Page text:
Jeff’s Reviews: Week of 4/22/09, Part 1

I’m still busy with work, so I haven’t had a lot of time this week, but I’ll go through what I’ve read (and watched) so far and do another post later.

Iron Man: Armored Adventures (Nicktoons, Fridays @ 7pm): I saw the first 2 episodes of this on the Internet a few months ago after they aired in Canada and I didn’t care for it, but I watched it again when it premiered here this week and I liked it better the second time. I’m still not in love with the “Teen Tony” idea, and the computer animation is still a little stiff (though it has improved a lot since the MTV Spider-Man series a few years back) but the writing is pretty good. Kids will probably like this more than adults, but I plan to keep watching it for now. (Write your own joke about my maturity level here.)

Doctor Who: The Forgotten TPB: This is mainly of interest to long time fans of the TV show, but I mention it here because it is artist Pia Guerra’s first published work since Y: The Last Man ended. Unfortunately, she couldn’t draw the entire series because of a family emergency – this is one of those cases where the publisher should have waited for her because the middle chapters by another artist are not as good has her work.

JSA Thy Kingdom Come Part Three HC: This is a part 3, and an ongoing series to boot so you probably already know whether you’re buying it or not, but there are a few things that might make it of interest to people not following JSA that I want to mention. (1) It contains the Kingdom Come Superman special written and pencilled (not painted) by Alex Ross. (2) For Kingdom Come fans, there’s some actual sequel material here – Ross paints some scenes of what happens when the KC Superman returns to his world. (Not a spoiler because he was plucked out of the middle of the KC story.) Some of these scenes are reinterpretations of the original, but they extend into the future beyond what has been shown before. (3) All the beautiful Dale Eaglesham alternate covers that you may not have seen are included.

Marvel Apes HC (oversized): Mock me if you will (and I know you will), but I actually like this. Not the silly Spider-Monkey story that’s at the front, or the goofy “History of the Marvel Apes Universe” backup stories, but the actual miniseries itself. It’s a real story, not a vehicle for the writer’s sense of humor (*cough* Marvel Zombies *cough*), and it has something to say about how the ape world is different from and more brutal than our world. There were also some plot twists that surprised me and almost any story that can do that these days makes me happy. Of course, all the "monkey variant” covers from across the line are included too. (The one below is my favorite.)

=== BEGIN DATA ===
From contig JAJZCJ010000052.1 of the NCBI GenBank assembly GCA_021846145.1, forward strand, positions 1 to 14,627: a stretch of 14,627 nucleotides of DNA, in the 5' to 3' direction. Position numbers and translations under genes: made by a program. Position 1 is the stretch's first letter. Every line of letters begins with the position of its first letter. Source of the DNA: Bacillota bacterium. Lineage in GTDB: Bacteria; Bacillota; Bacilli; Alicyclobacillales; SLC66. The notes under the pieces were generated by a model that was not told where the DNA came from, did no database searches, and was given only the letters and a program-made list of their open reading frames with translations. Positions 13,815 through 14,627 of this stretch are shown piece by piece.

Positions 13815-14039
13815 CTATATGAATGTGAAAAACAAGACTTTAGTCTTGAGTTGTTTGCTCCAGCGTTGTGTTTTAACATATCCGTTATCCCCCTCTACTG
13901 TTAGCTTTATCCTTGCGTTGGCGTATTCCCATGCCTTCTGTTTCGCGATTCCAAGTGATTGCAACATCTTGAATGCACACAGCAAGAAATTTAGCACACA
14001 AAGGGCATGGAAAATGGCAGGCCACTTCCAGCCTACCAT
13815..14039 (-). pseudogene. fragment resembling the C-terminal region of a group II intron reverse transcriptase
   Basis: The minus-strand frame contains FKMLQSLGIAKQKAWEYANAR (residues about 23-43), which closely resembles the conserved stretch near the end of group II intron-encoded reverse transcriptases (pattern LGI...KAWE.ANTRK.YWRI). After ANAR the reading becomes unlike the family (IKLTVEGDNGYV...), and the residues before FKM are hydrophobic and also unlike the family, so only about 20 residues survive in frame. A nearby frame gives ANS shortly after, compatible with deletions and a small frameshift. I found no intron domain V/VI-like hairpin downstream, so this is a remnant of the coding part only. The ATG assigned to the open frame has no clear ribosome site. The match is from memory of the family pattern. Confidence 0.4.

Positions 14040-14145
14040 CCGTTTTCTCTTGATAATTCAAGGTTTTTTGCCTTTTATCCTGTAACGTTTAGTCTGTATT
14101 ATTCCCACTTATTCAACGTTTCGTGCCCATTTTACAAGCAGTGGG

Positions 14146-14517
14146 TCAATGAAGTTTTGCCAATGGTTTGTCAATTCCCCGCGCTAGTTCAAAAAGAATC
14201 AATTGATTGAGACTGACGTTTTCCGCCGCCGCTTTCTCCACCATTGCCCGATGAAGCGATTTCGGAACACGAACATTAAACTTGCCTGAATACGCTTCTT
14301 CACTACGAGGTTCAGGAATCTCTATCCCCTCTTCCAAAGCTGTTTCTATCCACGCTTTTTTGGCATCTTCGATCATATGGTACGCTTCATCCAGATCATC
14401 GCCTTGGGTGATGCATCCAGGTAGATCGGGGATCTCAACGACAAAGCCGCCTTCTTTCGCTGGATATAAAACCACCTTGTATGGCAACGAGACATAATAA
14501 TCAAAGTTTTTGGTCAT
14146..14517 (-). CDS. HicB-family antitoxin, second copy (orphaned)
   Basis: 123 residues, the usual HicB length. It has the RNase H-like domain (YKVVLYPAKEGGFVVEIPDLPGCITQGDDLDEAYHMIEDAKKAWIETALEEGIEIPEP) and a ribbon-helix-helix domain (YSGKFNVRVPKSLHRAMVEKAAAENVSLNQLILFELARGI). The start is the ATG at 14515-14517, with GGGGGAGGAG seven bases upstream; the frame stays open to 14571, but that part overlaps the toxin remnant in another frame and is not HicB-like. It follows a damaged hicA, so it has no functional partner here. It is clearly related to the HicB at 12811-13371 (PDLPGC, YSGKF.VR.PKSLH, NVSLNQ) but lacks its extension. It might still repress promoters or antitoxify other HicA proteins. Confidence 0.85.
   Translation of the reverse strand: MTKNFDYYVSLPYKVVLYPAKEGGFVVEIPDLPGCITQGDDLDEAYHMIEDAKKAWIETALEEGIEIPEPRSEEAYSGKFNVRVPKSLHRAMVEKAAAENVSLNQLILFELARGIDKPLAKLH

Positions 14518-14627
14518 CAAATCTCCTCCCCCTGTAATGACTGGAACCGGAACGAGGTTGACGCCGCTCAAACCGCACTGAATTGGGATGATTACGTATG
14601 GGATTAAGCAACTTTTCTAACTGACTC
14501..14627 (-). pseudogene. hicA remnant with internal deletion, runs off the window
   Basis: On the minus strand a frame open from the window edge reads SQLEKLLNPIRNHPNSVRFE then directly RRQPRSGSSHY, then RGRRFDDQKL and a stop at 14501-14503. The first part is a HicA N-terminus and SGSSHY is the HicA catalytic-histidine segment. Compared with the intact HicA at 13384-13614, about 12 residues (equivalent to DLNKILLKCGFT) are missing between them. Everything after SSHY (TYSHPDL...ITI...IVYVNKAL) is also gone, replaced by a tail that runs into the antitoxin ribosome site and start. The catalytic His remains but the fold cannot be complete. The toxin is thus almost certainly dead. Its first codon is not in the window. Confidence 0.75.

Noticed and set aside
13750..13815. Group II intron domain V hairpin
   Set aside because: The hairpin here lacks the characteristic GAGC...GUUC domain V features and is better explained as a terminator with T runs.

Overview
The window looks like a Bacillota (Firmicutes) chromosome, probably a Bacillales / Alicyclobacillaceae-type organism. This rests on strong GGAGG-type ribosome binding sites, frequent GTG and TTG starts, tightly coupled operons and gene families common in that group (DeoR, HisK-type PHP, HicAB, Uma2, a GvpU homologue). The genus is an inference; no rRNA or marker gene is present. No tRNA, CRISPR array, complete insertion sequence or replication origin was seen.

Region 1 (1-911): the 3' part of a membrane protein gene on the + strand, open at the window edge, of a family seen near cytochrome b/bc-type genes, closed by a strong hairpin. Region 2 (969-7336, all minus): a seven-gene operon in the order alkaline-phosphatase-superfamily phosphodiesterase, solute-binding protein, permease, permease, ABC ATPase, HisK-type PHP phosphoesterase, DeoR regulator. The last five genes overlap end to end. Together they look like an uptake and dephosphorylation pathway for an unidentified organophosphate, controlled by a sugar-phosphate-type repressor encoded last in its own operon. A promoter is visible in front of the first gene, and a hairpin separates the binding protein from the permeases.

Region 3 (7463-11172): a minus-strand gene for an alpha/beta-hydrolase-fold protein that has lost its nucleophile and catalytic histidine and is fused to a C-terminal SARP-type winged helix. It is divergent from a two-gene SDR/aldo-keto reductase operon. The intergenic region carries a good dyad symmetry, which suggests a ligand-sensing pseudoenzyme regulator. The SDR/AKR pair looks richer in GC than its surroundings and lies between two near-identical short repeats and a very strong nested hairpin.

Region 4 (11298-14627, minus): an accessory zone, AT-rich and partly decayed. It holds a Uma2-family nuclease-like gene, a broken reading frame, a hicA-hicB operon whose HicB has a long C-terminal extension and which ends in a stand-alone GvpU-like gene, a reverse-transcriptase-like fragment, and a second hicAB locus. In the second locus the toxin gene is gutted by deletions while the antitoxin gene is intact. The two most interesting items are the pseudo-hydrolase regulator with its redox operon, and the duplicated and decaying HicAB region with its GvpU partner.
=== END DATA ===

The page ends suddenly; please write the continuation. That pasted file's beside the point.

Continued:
Amazing Spider-Man #592: When I have more time, I want to talk about how those of you who are still pissed off at this book are missing out, but for now I’ll just say that this issue has a last page that you never expected to see in a Marvel comic. I also had a (somewhat spoilery) question about the events of this issue that I asked Mark Waid on his message board here.

Trinity #47: Not much to say here except that I thought Mark Bagley’s art was especially good this week, and that I look forward to those of you who have been waiting for the collections being able to enjoy it. Those of you who are reading this (Shane) may enjoy Tom Bondurant’s weekly annotations over at Robot 6. (Be sure to check the comments, because Kurt Busiek often responds.)

Supergirl #40: I wish I had predicted Superwoman’s identity publicly, because it is revealed this issue and I was right. (Not that it was that difficult.)

Detective Comics #853: Second half of the Gaiman/Kubert story, which I liked better than the first. I think they will read well together in the hardcover that’s coming in July. (Which I would wait for if you don’t already have the first half of this – the art alone is good enough for the permanent shelf treatment so why pay for it twice?)

Buck Rogers #0: The first few pages of this really annoyed me, but it turned out that was intentional and I really enjoyed the rest of it. I’m not in love with the Adam-Strange-meets-Tron character design, but I’ll definitely check out the ongoing series when it starts.

Daredevil #118: Another book you don’t need a recommendation from me about, so I’ll just say that this issue has one of the best Matt/Foggy scenes ever and that I think I’m starting to see the outline of what Matt’s situation will be when Andy Diggle takes over.


  1. I've enjoyed the annotations for Trinity, although I only got to read a few of them--for some reason I didn't start at the beginning, and only began reading them for a few weeks before BC closed, cutting off my access to Trinity. Ah well, maybe I'll go back on them when I get the chance!

    I didn't know the Marvel Apes hardcover came out! I wanted to get it because Karl Kesel's been writing it. The concept's a bit wonky, but it looks like fun.

    I'll second that people should be reading Amazing Spider-Man, despite what happened--whether you think it was a good idea or not (and despite being one of the younger readers who grew up with Mary Jane, I'm okay with it), the stories are top quality.

  2. I don't have the book in front of me at the moment, but I think the parts of the Marvel Apes book that I didn't like were all parts that Karl Kesel did not write.

  3. Thanks for the heads-up on the writing changes ahead on Daredevil. Andy Diggle is okay by me - - everything I've read by him has been great (The Losers) or at least decent/worthwhile (Swamp Thing). Since I'm collecting this title in trade editions, I'll have plenty of advance notice if the change turns out to be a dud - - and I can save my money and not order it. I'll be looking here and elsewhere for some feedback on the new DD stories by Diggle once they start.


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